Forms of the verb get
/ 2nd sing
/ you / they
verb to get as a
get is one of the most common verbs in the
English language, and for this reason it has a lot of different
Examples of get
as a main verb
- As a main verb, get
plays the part of a "pro-verb" in the way that "it" is a "pronoun".
Often it is combined with a particle (preposition or adverb) ; examples
of this are treated below. In such cases, get
is a full verb in its own right, most commonly with the meanings of acquire, become, cause
but several other meanings are possible. (examples1
- 12 below)
- In the present perfect,
got often often functions as a present tense,
meaning have or possess.
(examples 13 and 14 below)
- Get + object + past participle : as in get it mended - get
is used in the
meaning of cause (to
happen) - (examples 15 - 17 below)
- I'm getting a new car tomorrow. (acquiring,
- He gets very cross when you ask him personal
- I'm getting someone to cut the grass. (finding,
- We'll get to London at 7.30 pm. (arrive)
- I'm going to get top marks in my exam. (achieve)
- I just don't get it ! (understand)
- If you don't take your pills, you may get typhoid.
- It's almost six thirty; we really ought to get going
- I got the last two loaves of bread in the shop. (bought,
- We're got rather cold waiting for you. (become)
- He's just got a new job (found)
- Hello! We're early, but we've got here faster than
- He's got two sisters and a brother (has,
- He's got
three Rolls Royces and a Bentley. (has,
- I'm getting a new suit made specially for my wedding.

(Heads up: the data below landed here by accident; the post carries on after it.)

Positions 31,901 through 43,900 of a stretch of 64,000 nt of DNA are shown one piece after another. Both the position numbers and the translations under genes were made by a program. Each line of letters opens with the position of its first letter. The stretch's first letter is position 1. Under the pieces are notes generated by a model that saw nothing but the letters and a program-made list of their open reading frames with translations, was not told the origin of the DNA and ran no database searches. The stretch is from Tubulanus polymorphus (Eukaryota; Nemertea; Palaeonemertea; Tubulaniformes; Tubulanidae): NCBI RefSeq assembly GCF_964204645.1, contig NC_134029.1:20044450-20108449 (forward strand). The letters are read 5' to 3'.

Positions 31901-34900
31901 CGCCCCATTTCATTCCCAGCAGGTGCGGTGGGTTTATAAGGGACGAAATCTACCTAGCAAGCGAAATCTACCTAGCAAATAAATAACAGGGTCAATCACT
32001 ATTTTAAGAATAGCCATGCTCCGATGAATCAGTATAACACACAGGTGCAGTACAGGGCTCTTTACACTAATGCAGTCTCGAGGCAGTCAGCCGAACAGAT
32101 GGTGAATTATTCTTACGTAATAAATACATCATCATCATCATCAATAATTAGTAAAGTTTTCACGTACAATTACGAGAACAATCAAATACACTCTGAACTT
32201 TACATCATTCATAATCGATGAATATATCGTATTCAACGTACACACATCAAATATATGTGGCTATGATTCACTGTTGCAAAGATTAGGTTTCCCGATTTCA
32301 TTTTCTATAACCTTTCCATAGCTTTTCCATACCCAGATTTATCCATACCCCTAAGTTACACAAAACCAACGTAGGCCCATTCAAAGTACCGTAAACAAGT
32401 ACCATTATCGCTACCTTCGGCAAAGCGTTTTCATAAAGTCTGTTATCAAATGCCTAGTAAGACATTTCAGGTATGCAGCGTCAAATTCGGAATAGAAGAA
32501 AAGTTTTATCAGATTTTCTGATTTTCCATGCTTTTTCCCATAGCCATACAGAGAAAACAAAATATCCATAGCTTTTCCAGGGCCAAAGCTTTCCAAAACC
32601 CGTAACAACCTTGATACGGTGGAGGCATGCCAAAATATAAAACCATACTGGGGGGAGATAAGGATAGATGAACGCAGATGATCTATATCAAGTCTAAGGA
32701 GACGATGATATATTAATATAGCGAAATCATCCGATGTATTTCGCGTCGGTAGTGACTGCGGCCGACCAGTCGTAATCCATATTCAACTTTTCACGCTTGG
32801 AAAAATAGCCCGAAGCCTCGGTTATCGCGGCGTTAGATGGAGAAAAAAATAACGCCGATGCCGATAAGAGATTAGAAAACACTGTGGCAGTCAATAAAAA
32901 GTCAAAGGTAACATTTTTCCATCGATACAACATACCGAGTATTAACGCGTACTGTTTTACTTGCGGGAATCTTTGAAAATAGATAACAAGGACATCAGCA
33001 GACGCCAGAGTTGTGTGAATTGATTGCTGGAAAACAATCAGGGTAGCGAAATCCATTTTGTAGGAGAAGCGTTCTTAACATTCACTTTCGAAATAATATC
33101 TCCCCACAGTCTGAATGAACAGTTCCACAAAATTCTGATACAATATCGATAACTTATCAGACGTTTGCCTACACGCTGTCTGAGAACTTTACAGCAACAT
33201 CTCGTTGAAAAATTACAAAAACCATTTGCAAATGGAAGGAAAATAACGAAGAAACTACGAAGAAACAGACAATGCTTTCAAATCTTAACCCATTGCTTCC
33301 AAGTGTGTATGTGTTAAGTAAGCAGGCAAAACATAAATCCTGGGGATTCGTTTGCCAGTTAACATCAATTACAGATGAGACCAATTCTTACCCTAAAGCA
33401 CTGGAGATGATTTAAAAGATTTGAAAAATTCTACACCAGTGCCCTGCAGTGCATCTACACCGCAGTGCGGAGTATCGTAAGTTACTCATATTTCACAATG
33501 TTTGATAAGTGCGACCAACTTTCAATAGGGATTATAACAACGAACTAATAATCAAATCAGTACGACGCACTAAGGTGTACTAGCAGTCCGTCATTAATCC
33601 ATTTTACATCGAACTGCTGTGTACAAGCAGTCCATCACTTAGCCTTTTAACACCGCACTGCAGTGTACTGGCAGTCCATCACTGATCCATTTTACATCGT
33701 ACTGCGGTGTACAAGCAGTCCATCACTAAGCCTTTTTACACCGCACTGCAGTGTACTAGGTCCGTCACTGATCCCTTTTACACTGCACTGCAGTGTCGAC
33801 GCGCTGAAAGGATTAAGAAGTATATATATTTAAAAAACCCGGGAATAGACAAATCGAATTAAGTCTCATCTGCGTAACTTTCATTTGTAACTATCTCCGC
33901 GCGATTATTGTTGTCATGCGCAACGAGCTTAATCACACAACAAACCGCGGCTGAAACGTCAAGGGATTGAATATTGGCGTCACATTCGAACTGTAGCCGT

- He got his photo taken by a famous photographer.
- Have you got everything finished?
got or has
gotten in American English?
English does not use
in the present
meaning of possess
is the normal past participle in American English only when the verb get is used in the
present perfect, with the meaning of become or
/ gotten a new job (found,
Hello! We're early, but we've got /
gotten here faster than expected. (reached,
There's a storm coming; it's got /
gotten very dark outside (become)
/ gotten two
sisters and a brother (has,
three Rolls Royces and a Bentley. (has,
is the base verb used in a considerable number of phrasal and prepositional
verbs in English. Unfortunately there is no way to master and
understand them all without learning them either deliberately
or through practice.
Phrasal and prepositional
verbs with get
Here are some of the more common examples:
Two-part verbs : Get
away, get across, get by, get down, get in, get on, get round, get
through, get out, get over, get up
ought to get away
by six at the latest. (depart,
Three-part verbs : Get
away with, get down to, get on with, get round to, the
meanings should be clear from the examples.
I'm trying to get this across simply. (explain)
We ought to be able to get by with £100. (manage,
Can I get down, please.. (leave
Get in quickly, it's going to rain very hard. (go
Peter and Natalia get on very well together (like
I can't get through this in a week. (do,
Get out !. (Leave,
He got over his pneumonia quite quickly. (recovered
I got round the problem by using my head. (avoided,
I always get up late on Sundays. (get
out of bed)
He looks so innocent
he could get away with murder
Come on, it's already 8.30, it's time to get down to work.
Get on with the job, and stop looking out of the window.
I've got too much work this week, so I don't think I can get round to
mending your computer too.
often used, particularly in colloquial styles, as a passive auxiliary,
in place of be.
As with other forms of the passive,
passive sentences with get
are mostly intransitive,
can also be used in ditransitive passives (passives with an object)
(Examples 6 - 8 below)..
- Sorry I'm late, the train got (was) delayed.
- My grandfather got (was) killed in the war.
- She's getting (being) driven to the ceremony in a big
- Survival training includes getting (being) dropped in
the middle of the desert.
- We're getting picked up at 7.15 tomorrow morning.
- She got given a lovely present by her boyfriend
- Everyone got clearly told what to do by the
- I got asked a very difficult question.
For information on "got to" as a modal verb, see Modals of obligation.
Got to -
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